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JAZZ REVIEW

Pianist Stenson explores textured blend of emotions

November 09, 2005|Don Heckman | Special to The Times

The piano trio may be the most potentially versatile of all the small acoustic jazz groups. With the piano -- a virtual orchestra in a box -- as the centerpiece and the potent team of bass and drums as the rhythmic engine, the creative possibilities are enormous (think Earl Hines, Teddy Wilson, Thelonious Monk, Cecil Taylor, Bill Evans, etc.).

Swedish pianist Bobo Stenson has been a much admired player among musicians and European jazz fans for nearly four decades, but he has had far less visibility with American audiences. The Monday night performance of his trio at the Jazz Bakery -- unfortunately only a one-nighter -- revealed how much we've been missing. Stenson's trio included bassist Anders Jormin, a significant artist in his own right, and impressive young drummer Jon Falt. The spontaneous format flowing from this particular combination positioned Stenson and Jormin as a symbiotic duo, their music and imagination interlocking with stunning inventiveness. Falt, meanwhile, played a provocative Puck-like role, darting in and around the Stenson-Jormin team, sometimes supplementing, sometimes challenging, sometimes stimulating new directions.

The results were extraordinary. Opening the set, "Seli" (from Stenson's current ECM CD, "Goodbye") offered a provocative improvisational journey across a purring 6/4 meter. Other pieces sprang from sources as varied as Henry Purcell, Charles Ives and Tony Williams.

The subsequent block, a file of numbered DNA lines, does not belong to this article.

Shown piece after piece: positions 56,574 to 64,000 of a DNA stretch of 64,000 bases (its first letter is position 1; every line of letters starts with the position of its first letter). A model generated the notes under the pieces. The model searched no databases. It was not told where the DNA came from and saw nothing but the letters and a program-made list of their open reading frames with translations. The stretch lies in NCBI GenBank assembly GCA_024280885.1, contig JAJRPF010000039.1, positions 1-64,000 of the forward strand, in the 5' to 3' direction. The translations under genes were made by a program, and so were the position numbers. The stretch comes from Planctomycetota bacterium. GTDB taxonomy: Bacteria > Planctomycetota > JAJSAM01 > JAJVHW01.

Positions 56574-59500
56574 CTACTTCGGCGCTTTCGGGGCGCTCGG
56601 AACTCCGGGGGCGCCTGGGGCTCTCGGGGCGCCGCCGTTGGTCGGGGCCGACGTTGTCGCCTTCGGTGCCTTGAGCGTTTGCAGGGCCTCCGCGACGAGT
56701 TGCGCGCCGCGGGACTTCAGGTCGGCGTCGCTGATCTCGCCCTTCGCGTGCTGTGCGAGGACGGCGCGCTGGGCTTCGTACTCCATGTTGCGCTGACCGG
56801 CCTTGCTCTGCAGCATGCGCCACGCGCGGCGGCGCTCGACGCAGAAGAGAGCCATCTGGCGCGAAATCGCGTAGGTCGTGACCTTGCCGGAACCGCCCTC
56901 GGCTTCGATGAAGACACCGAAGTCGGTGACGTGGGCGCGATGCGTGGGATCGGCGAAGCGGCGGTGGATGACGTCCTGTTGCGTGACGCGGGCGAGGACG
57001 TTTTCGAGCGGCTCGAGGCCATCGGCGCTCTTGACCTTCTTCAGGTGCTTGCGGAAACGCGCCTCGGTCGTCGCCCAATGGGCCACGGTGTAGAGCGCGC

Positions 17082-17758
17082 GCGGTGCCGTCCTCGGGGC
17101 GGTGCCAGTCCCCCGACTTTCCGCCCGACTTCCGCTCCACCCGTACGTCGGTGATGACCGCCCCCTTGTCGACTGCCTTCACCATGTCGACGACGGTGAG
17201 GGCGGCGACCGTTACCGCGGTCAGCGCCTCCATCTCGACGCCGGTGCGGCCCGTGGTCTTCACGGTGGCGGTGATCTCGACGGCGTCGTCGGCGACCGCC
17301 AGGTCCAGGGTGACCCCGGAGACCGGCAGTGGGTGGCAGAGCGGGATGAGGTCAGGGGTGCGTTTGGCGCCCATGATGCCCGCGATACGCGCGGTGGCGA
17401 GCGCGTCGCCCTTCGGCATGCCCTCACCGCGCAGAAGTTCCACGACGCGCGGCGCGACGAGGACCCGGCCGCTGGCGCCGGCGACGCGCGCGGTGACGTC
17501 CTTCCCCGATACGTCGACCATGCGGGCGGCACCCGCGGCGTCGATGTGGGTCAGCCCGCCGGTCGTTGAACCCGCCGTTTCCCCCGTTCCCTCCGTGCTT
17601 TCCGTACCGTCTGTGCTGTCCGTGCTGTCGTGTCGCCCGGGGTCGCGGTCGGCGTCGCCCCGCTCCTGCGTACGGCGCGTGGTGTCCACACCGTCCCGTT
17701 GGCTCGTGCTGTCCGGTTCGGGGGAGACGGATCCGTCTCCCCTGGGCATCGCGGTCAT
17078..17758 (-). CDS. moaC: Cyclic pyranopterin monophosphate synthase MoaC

Stenson's piano playing occasionally revealed classical roots, sometimes recalled the harmonic textures of Bill Evans, at other times resonated with the open landscapes of Keith Jarrett's solo performances.

None of this, however, suggested imitation. If anything, Stenson's music seemed most powerfully affected by his Scandinavian roots, by a richly textured blend of meditative turmoil and inner voyaging comparable to the dramatic works of Ingmar Bergman.

Anders was remarkable throughout, and especially so on the Ives piece (title unannounced), in which his arco bow work produced feathery harmonic overtone phrases. Felt, in both his solos (especially on "Tonus") and accompaniment, displayed the too-rarely heard characteristics of a drummer who actually listens to, and interacts with, his musical companions.

One can only hope that this remarkable trio will soon return to the Southland for a more extended opportunity to experience their unique take on contemporary jazz.

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